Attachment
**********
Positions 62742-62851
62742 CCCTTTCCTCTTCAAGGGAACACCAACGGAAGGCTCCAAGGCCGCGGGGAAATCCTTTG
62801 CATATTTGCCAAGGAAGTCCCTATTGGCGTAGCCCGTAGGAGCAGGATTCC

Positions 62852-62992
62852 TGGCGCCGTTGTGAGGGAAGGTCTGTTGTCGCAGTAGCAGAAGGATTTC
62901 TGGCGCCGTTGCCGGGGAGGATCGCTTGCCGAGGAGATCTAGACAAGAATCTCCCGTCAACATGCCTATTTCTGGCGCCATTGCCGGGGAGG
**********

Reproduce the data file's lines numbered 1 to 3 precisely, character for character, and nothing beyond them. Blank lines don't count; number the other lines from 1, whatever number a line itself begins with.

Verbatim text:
Positions 62742-62851
62742 CCCTTTCCTCTTCAAGGGAACACCAACGGAAGGCTCCAAGGCCGCGGGGAAATCCTTTG
62801 CATATTTGCCAAGGAAGTCCCTATTGGCGTAGCCCGTAGGAGCAGGATTCC